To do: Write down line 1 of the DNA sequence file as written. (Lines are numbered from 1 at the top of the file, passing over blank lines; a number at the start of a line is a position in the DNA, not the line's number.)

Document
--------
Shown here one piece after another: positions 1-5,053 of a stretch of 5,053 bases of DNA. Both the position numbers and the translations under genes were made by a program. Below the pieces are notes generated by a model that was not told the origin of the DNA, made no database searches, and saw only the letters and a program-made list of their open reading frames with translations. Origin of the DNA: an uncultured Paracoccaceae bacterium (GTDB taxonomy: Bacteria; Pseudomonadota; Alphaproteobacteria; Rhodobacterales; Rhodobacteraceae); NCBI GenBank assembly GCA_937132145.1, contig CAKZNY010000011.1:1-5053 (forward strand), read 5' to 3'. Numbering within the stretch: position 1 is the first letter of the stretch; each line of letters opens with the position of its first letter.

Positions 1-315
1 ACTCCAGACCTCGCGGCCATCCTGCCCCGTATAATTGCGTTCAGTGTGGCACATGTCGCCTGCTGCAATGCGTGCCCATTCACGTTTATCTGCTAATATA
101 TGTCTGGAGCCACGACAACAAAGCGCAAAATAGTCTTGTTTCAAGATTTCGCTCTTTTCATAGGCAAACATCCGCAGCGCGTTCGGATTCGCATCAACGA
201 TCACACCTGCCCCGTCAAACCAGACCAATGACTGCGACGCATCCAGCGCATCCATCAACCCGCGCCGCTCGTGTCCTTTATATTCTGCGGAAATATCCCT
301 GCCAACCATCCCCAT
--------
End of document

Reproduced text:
Shown here one piece after another: positions 1-5,053 of a stretch of 5,053 bases of DNA. Both the position numbers and the translations under genes were made by a program. Below the pieces are notes generated by a model that was not told the origin of the DNA, made no database searches, and saw only the letters and a program-made list of their open reading frames with translations. Origin of the DNA: an uncultured Paracoccaceae bacterium (GTDB taxonomy: Bacteria; Pseudomonadota; Alphaproteobacteria; Rhodobacterales; Rhodobacteraceae); NCBI GenBank assembly GCA_937132145.1, contig CAKZNY010000011.1:1-5053 (forward strand), read 5' to 3'. Numbering within the stretch: position 1 is the first letter of the stretch; each line of letters opens with the position of its first letter.